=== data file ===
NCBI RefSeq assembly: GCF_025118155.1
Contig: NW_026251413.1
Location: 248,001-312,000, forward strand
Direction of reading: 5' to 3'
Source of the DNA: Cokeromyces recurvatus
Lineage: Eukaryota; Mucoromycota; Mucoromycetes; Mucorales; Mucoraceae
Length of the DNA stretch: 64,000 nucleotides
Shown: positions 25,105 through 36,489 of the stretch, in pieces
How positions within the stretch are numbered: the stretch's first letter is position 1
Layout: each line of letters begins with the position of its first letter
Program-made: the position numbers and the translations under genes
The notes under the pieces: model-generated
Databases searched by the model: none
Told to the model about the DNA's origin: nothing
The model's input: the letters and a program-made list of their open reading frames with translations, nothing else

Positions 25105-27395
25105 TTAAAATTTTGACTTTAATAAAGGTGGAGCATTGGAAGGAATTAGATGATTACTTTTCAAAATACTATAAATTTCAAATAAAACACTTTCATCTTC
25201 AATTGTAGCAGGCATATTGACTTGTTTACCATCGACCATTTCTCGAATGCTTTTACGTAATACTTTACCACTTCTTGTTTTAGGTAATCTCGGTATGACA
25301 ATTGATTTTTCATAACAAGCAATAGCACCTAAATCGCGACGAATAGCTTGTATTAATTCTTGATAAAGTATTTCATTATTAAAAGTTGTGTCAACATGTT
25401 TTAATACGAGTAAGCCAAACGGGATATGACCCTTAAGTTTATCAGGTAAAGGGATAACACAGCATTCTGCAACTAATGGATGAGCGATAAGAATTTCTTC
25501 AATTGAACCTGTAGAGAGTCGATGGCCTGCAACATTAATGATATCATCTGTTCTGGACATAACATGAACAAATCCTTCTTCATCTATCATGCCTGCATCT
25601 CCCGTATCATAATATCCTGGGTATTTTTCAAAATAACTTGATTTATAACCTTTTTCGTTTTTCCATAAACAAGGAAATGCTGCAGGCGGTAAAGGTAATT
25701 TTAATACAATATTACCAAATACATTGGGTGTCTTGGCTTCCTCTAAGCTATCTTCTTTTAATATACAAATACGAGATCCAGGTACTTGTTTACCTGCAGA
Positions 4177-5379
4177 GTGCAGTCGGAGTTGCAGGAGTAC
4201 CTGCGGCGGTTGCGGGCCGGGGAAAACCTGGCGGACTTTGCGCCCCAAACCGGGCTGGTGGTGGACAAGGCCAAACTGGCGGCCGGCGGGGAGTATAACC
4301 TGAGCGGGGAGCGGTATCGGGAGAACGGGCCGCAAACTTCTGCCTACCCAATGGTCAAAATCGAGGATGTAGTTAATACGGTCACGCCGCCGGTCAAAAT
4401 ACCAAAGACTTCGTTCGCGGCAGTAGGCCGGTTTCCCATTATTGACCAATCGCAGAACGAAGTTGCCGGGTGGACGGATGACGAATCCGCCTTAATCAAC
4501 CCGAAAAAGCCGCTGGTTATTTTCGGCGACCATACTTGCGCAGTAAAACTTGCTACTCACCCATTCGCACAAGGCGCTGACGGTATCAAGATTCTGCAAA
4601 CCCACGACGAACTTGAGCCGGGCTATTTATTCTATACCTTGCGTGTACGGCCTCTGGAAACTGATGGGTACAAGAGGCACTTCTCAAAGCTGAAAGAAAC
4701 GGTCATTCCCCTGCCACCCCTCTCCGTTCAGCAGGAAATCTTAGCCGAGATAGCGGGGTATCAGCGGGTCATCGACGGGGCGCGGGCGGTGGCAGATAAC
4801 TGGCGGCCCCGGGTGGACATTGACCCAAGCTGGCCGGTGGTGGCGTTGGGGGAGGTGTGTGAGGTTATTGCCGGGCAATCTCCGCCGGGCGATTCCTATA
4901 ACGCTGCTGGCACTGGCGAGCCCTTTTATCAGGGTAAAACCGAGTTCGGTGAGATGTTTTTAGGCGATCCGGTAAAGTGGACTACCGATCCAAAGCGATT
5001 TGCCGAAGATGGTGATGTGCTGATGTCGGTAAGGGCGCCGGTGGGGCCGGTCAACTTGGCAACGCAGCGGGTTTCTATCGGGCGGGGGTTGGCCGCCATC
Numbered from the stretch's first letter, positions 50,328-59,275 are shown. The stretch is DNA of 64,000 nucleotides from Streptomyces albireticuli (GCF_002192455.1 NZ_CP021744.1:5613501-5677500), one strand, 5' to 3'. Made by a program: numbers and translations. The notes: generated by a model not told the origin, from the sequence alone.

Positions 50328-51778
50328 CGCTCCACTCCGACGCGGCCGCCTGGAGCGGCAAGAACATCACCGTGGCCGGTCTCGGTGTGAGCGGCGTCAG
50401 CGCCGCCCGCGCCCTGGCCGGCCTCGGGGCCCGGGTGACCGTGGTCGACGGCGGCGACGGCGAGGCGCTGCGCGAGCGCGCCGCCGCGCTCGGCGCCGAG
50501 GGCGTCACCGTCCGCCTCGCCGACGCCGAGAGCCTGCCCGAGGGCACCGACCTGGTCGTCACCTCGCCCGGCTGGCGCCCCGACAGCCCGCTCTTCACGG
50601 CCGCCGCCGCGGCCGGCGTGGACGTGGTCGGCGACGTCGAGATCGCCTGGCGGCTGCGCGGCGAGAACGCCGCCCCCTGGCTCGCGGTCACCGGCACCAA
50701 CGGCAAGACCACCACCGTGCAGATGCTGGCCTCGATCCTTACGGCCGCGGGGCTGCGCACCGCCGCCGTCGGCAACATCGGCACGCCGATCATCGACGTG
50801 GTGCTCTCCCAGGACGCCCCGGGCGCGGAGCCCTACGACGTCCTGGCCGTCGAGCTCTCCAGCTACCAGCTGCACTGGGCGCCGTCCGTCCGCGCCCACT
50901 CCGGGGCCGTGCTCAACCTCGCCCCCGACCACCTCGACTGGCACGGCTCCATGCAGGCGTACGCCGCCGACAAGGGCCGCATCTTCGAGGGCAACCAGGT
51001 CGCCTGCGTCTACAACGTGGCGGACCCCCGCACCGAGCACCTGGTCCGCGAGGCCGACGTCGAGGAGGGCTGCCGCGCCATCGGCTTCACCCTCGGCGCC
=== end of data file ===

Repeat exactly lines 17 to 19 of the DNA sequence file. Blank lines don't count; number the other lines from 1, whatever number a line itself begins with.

25105 TTAAAATTTTGACTTTAATAAAGGTGGAGCATTGGAAGGAATTAGATGATTACTTTTCAAAATACTATAAATTTCAAATAAAACACTTTCATCTTC
25201 AATTGTAGCAGGCATATTGACTTGTTTACCATCGACCATTTCTCGAATGCTTTTACGTAATACTTTACCACTTCTTGTTTTAGGTAATCTCGGTATGACA
25301 ATTGATTTTTCATAACAAGCAATAGCACCTAAATCGCGACGAATAGCTTGTATTAATTCTTGATAAAGTATTTCATTATTAAAAGTTGTGTCAACATGTT